11--CoreLogic: Existing Home Shadow Inventory remains at 1.6 million units, calculated risk
Excerpt: CoreLogic® Reports Shadow Inventory as of October 2011 Still at January 2009 Levels
CoreLogic ... reported today that the current residential shadow inventory as of October 2011 remained at 1.6 million units, representing a supply of 5 months. This was down from October 2010, when shadow inventory stood at 1.9 million units, or 7-months’ supply, but approximately the same level as reported in July 2011. Currently, the flow of new seriously delinquent loans into the shadow inventory has been offset by the roughly equal flow of distressed (short and real estate owned) sales.
CoreLogic estimates the current stock of properties in the shadow inventory, also known as pending supply, by calculating the number of distressed properties not currently listed on multiple listing services (MLSs) that are seriously delinquent (90 days or more), in foreclosure and real estate owned (REO) by lenders.
Of the 1.6 million properties currently in the shadow inventory, 770,000 units are seriously delinquent (2.5-months’ supply), 430,000 are in some stage of foreclosure (1.4-months’ supply) and 370,000 are already in REO (1.2-months’ supply).
The shadow inventory is approximately four times higher than its low point (380,000 properties) at the peak of the housing bubble in mid-2006.
“The shadow inventory overhang is a large impediment to the improvement in the housing market because it puts downward pressure on home prices, which hurts home sales and building activity while encouraging strategic defaults,” said Mark Fleming, chief economist for CoreLogic.
So the key number in this report is that as of October, there were 1.6 million homes seriously delinquent, in the foreclosure process or REO that are not currently listed for sale (see chart)
(From WSJ) The 1.89 million homes on the market at the end of December represented a 6% decline from November and a 22.3% decline from one year ago, according to data compiled by Realtor.com.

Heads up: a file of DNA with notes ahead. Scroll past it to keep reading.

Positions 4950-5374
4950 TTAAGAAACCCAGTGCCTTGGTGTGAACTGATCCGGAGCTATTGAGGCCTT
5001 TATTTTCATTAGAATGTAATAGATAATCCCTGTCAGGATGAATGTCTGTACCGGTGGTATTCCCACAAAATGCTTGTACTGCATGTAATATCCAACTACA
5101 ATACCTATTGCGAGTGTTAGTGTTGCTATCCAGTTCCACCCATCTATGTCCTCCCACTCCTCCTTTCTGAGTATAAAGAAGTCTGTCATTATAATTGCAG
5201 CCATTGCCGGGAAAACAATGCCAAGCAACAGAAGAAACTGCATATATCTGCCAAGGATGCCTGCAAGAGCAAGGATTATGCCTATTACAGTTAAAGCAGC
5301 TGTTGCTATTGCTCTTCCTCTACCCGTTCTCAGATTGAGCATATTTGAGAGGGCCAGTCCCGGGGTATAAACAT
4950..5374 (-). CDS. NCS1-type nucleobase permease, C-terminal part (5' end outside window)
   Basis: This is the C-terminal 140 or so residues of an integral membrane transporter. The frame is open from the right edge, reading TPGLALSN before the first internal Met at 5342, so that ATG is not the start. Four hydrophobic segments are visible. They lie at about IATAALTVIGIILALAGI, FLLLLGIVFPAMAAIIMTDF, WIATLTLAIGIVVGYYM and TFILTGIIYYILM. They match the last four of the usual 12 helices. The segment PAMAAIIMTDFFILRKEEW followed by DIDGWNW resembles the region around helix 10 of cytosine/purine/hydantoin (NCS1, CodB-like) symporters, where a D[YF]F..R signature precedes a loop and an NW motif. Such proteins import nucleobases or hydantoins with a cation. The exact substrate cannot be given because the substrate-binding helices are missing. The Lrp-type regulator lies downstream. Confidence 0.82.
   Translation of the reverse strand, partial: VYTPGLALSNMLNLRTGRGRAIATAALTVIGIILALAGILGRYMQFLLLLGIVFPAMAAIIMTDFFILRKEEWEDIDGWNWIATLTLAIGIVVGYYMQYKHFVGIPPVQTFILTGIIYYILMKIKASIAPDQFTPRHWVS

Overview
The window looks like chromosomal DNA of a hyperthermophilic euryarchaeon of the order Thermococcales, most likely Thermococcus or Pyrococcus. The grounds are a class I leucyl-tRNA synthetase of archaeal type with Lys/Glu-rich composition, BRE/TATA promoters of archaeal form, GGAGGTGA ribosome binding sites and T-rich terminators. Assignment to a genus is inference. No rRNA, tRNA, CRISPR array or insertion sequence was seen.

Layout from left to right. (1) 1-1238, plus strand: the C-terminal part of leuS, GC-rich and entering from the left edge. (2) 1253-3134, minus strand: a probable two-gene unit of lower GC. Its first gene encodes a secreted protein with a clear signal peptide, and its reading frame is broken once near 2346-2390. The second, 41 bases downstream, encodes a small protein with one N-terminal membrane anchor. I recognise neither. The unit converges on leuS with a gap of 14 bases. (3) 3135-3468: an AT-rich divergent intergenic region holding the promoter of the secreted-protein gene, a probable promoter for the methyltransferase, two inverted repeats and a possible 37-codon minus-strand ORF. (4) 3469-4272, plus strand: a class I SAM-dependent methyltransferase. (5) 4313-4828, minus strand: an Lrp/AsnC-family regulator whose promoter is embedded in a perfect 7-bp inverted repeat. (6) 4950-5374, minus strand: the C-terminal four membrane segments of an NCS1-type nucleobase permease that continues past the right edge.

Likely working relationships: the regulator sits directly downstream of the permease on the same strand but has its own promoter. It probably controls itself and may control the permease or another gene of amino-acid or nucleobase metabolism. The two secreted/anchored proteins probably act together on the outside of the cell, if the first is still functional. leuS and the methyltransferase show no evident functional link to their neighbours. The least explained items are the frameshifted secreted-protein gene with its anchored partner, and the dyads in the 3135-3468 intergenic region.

12--Housing sales (chart) 2011 roughly 4 million, calculated risk
13--Realtors: We Overcounted Home Sales for Five Years, CNBC
Excerpt: Data on sales of previously owned U.S. homes from 2007 through October this year will be revised down next week because of double counting, indicating a much weaker housing market than previously thought.
The National Association of Realtors said a benchmarking exercise had revealed that some properties were listed more than once, and in some instances, new home sales were also captured.
"All the sales and inventory data that have been reported since January 2007 are being downwardly revised. Sales were weaker than people thought," NAR spokesman Walter Malony told Reuters....
Early this year, the Realtors group was accused of overcounting existing homes sales, with California-based real estate analysis firm CoreLogic claiming sales could have been overstated by as much as 20 percent.
At the time, the NAR said it was consulting with a range of experts to determine whether there was a drift in its monthly existing home sales data and that any drift would be "relatively minor."
The depressed housing market is one of the key obstacles to strong economic growth and an oversupply of unsold homes on the market continues to stifle the sector.
14--Obama to Draw an Economic Line in State of Union, NY Times
Excerpt: ...— President Obama will use his election-year State of the Union address on Tuesday to define an activist role for government in promoting a prosperous and equitable society, hoping to draw a stark contrast between the parties in a time of deep economic uncertainty..
In a video preview e-mailed to more than 10 million supporters on Saturday, as South Carolina Republicans went to the polls to help pick an alternative to him, Mr. Obama promised a populist “blueprint for an American economy that’s built to last,” with the government assisting individuals and businesses to ensure “an America where everybody gets a fair shot, everyone does their fair share and everybody plays by the same set of rules.” ....
Advisers and other people familiar with the speech say Mr. Obama will expand again on the administration’s effort to resolve the housing crisis with both carrots and sticks to lenders dealing with homeowners behind on their mortgage payments — after yet another debate between his economic and political advisers.
The political team has long argued that most Americans oppose bold government action to stem home foreclosures, like forcing lenders to reduce borrowers’ principal, seeing it as rewarding those who had bought houses they could not afford. The economic team holds that until the housing market recovers, the broader economy cannot — and that all Americans suffer...
In the video preview, like one sent to supporters last year, Mr. Obama said he would call for “a return to American values of fairness for all and responsibility from all....